These responses are frustrating. I find myself wanting to grab people, break them free of their chains, and shout “Don’t you understand? Everything is changing! It’s happening right now. ‘The way we’ve always done it’ isn’t going to cut it anymore!” Then I want to write a Lambda function, create an RDS instance, upload a ton of data to RedShift, and ask them what server they are going to manage to make it all work.

I want to do this, but I don’t — because I have found that just providing more information is not a productive strategy for freeing people from the dark cave of legacy IT.

We work in an industry with a lot of smart people, and with a lot of people who like to be right. No one appreciates someone telling them “you’re doing it wrong” — myself included. If people are going to change the way they do things, they want it to be their idea.

So how do we convey the nature of something like AWS — a new way of doing things which requires a great deal of specialized knowledge to understand and use it properly?

Fortunately, Plato gives us some direction here — still in the Republic, and just a few paragraphs after the Analogy of the Cave.

Education, he says, isn’t “putting true knowledge into a soul that does not possess it, as if…inserting vision into blind eyes.” In other words, you can’t just dump a ton of new facts onto someone, and expect them to “get it.”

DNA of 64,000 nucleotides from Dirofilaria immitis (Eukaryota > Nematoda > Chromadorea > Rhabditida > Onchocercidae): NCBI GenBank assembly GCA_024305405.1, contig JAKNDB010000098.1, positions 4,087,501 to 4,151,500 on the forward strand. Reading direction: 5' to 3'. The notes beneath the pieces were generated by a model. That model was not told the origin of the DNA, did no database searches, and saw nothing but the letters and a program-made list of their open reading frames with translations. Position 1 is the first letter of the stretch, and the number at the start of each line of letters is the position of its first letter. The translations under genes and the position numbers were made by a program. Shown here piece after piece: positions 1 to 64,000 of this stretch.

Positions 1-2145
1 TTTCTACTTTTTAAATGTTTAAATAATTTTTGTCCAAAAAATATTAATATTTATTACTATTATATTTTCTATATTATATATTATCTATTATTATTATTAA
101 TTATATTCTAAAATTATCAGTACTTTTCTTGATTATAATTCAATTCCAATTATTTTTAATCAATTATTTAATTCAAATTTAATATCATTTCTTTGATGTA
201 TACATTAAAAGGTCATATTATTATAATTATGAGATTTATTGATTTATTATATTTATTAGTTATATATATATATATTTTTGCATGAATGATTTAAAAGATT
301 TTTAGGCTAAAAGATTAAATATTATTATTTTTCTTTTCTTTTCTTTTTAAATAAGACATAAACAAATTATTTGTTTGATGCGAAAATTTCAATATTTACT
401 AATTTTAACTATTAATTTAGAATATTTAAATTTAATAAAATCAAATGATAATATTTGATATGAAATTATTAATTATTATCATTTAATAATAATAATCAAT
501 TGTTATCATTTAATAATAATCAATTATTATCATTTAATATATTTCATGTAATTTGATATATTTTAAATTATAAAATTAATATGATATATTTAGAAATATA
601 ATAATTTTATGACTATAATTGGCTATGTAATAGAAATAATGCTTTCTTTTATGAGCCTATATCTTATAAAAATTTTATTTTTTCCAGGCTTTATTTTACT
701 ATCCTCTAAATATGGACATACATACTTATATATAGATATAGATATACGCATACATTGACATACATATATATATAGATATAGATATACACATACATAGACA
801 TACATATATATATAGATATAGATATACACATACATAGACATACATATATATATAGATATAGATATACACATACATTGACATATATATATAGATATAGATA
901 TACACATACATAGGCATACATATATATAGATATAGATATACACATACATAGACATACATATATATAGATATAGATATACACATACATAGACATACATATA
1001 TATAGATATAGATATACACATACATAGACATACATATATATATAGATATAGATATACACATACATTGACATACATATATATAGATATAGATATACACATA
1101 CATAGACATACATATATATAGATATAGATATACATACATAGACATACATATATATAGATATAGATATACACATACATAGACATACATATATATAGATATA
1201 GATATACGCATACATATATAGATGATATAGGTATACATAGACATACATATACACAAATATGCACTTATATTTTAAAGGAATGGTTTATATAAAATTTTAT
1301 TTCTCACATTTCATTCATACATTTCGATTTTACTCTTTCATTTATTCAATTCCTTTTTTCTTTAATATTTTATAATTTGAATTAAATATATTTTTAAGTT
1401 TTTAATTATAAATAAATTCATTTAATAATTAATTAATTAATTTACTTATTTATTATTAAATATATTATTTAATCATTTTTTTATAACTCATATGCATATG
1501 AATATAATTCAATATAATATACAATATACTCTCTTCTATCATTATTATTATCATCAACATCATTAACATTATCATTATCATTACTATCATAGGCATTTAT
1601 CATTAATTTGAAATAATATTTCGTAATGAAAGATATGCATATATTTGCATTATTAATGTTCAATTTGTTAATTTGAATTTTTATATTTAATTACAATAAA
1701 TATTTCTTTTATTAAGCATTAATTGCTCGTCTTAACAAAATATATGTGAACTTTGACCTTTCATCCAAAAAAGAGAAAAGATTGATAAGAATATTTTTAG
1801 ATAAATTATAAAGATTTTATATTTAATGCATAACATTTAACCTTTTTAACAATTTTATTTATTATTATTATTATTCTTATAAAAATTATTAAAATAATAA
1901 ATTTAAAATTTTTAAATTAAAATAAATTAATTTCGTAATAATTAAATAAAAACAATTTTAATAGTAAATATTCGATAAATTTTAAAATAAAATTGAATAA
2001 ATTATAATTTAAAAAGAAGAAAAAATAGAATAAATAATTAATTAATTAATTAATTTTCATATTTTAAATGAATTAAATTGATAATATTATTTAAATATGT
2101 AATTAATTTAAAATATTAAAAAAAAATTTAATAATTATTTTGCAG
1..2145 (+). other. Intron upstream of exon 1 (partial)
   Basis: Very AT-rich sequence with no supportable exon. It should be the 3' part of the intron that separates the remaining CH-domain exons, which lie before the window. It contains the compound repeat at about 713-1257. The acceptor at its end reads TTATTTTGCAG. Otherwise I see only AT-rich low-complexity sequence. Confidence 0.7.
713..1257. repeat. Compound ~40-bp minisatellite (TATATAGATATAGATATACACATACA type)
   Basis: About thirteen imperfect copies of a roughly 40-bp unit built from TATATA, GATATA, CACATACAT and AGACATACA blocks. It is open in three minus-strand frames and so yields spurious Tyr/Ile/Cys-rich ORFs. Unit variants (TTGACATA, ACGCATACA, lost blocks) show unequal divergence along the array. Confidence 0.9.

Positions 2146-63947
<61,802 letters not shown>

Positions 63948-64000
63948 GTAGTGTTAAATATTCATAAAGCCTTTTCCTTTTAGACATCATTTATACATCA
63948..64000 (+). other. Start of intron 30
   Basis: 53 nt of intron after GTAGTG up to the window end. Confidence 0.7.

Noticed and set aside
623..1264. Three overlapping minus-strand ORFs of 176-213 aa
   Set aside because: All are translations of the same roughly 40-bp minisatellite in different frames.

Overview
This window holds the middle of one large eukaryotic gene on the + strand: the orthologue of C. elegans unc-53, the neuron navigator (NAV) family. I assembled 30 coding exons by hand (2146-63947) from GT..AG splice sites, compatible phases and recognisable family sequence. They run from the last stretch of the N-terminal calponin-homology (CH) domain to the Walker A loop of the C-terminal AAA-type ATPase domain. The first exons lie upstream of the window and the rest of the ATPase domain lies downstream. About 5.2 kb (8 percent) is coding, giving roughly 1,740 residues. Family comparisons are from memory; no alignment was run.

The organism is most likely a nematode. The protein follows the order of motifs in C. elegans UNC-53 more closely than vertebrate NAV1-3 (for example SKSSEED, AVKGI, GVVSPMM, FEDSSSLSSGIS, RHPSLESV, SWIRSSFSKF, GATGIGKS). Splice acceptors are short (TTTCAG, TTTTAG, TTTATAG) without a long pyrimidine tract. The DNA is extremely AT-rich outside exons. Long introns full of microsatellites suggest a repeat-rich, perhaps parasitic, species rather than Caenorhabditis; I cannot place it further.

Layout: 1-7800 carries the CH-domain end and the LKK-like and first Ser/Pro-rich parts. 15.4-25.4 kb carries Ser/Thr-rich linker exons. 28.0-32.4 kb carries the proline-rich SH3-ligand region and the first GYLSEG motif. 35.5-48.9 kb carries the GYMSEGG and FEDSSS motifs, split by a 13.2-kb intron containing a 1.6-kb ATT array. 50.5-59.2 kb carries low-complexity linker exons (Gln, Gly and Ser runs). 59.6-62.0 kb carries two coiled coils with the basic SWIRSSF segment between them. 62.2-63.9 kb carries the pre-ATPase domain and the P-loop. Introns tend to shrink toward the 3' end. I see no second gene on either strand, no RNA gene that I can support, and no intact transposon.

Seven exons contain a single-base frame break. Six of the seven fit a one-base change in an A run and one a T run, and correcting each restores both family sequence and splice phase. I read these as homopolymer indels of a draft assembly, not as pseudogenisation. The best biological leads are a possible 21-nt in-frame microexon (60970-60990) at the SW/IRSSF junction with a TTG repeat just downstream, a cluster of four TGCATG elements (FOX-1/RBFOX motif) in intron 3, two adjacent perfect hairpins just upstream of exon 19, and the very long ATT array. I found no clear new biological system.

Instead, says Plato, we must assume the person whom we are trying to convince already has, on some level, the basic information needed to grasp the argument we are making. Our job isn’t to give others more and more facts, it is to help them use the facts they already possess to perhaps see their situation in a new way.

This is directly applicable to spreading the adoption of AWS. The economic drivers that make it so powerful didn’t come out of nowhere. They develop naturally and directly from challenges IT organizations face every day. IT administrators, managed service providers, business owners, and CEOs are intimately familiar with them.

The broad, straight road to AWS doesn’t run through a detailed comparison of features and benefits, an argument about on-site vs. hosted, or an impressive demonstration of serverless functionality.

It runs instead through evaluation of speed-to-market, recognition of total cost of ownership, and no nonsense cost-benefit analysis. The same criteria, in other words, by which all IT initiatives are assessed. Decision-makers are well-versed in using these tools to chart the course of successful organizations. What they need is someone who can explain the virtues of AWS in terms they already understand.

Going forward, I plan to focus on the compelling business case for AWS, more than on its cool services and features. The cave of legacy IT has sheltered administrators, CIOs and CTOs for a long time. I can’t fault them for wanting to see exactly how a new approach will advance their organization.

There will be plenty of time later to marvel at the splendor of living in the sun.

Brian S. Pauls has over 20 years of experience navigating the rapid pace of change in computers, networks, and the Internet. He has learned it’s more fun outside the cave if you take a few friends along.